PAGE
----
The fifth-grade curriculum revolves around the EIC curricular framework. Three project-based units use the local environment and community as an integrating context for learning. These hands-on, integrated community investigations engage us in real-world explorations of natural and social systems. Fifth-grade students study body systems, systems processes, the interactions between settlement patterns and ecosystems, and pollinator populations.
Systems: Survive and Thrive
The first fifth-grade integrated unit relates concrete understandings of systems to a more abstract understanding of systems as students investigate a variety of systems, starting with the human body. Students explore the components, processes, and the function of each body system and note how they are dynamic and interdependent. Students inquire into the ways systems change, balance, grow and adapt. Through this community investigation, students discover how by-products from mechanical systems affect the health of living things.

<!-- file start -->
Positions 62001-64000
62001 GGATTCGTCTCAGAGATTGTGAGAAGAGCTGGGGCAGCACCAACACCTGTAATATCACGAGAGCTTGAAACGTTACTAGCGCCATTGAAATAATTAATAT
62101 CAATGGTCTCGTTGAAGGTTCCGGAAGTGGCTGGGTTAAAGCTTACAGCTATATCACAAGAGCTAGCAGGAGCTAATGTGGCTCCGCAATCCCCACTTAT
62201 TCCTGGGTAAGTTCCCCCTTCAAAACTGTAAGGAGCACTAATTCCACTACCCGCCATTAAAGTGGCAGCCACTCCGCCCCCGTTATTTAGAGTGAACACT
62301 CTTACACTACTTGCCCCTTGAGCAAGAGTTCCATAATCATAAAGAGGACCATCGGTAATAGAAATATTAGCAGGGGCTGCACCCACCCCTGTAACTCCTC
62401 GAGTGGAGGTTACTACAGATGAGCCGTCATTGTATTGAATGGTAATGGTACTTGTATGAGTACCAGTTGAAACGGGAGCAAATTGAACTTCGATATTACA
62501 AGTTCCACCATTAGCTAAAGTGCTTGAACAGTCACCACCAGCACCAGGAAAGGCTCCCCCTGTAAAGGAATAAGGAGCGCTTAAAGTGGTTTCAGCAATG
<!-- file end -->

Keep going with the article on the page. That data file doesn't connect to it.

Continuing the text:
Seven Generations Ago
In this investigation, students investigate the early settlements of Emmaus to gain information about the natural and social systems that were present during the Colonial time period. Through studying the current layout of the town and comparing it to historical records, the students determine the interactions between natural and social systems in our local region. Additionally, students explore how early settlements affected the natural systems, including the deforestation of South Mountain and changes in the local water systems. Concepts developed during this unit are generalized to the study of American History.
As students investigate the relationships between pollinators and the natural environment, they develop an understanding of how populations interact and change as a result of those interactions. Students investigate downward trends in populations of pollinators and their probable causes and effects. Maintaining top bar beehives and providing for its health is an important part of this investigation.